For all the talk of Furlough Fridays and how much restoring those school days may cost the Hawaii Department of Education, it’s more difficult to place a price on what continuing them will mean to students.

“When I was working in Singapore a few years ago, the people there said to me the last thing they would cut during an economic downturn is education,” said David Grossman, interim dean of the Educational Division at Chaminade University.

Not so for Hawaii.

Most public school students in Hawaii have already lost 14 days of classroom instruction in 2009-2010, making theirs the shortest school year in the United States.

The students still stand to lose three more days, shortening their school year by more than three full weeks, to less than 33 weeks. The average public school year in the U.S. is 36 weeks, which is already shorter than at heavyweight private schools like Iolani School, with a 38-week year. Punahou School, however, has a 34-week school year and its students manage to get competitive scores, college scholarships and college placements.

The length of the school year may not be the most accurate indicator of a quality education, Grossman said, but it can help evaluate what kind of priority communities place on their students and their futures.

Some school districts are shortening their weeks but lengthening their days, said Mike Griffith, senior school finance analyst for the Education Commission of the States in Denver. Each step to save money — shortening the year, the week or the day — has a cost to the community.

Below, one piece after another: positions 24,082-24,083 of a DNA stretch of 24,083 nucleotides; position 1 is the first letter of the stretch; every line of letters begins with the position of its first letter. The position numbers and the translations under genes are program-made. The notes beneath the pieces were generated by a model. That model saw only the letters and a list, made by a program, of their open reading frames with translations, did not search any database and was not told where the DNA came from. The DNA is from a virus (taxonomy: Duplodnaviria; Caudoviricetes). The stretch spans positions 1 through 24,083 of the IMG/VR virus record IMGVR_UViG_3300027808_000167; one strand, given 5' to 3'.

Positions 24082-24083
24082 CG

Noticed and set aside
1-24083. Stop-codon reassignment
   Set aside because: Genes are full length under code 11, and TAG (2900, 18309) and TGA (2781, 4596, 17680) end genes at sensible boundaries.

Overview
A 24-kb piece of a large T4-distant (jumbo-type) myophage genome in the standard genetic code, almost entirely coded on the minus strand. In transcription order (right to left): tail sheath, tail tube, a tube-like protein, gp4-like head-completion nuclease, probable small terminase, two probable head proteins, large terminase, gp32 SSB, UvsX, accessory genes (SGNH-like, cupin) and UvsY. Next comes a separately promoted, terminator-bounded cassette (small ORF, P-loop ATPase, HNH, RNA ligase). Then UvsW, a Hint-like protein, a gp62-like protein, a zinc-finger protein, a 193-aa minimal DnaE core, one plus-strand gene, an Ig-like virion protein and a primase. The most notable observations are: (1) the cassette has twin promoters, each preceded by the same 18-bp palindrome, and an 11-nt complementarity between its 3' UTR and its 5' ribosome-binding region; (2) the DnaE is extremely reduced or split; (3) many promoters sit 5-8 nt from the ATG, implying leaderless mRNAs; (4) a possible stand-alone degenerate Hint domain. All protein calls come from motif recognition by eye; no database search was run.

The education board had allotted another 17 furlough Fridays to be spread throughout the 2010-2011 school year. However it appears that new funding and concessions from teachers may mean no furlough days next year. If not, and Hawaii goes another year with furloughs, by summer of 2011, students in Hawaii would have received seven fewer weeks of instruction than their peers in other states received on average.

And if the board continued implementing furloughs at the same rate it is now, Hawaii’s high school freshmen of 2009 would graduate in 2013 having received 14 fewer weeks of instruction than the average for public school students nationwide, and 22 fewer weeks than their Iolani counterparts. This would leave Hawaii students nearly half a school year back of the pack they’re competing against for college admission and jobs.

Grossman said about the Japanese: “They realized that children — that’s their future. Your chief investment is in what we call human capital, which are our students and our future.”

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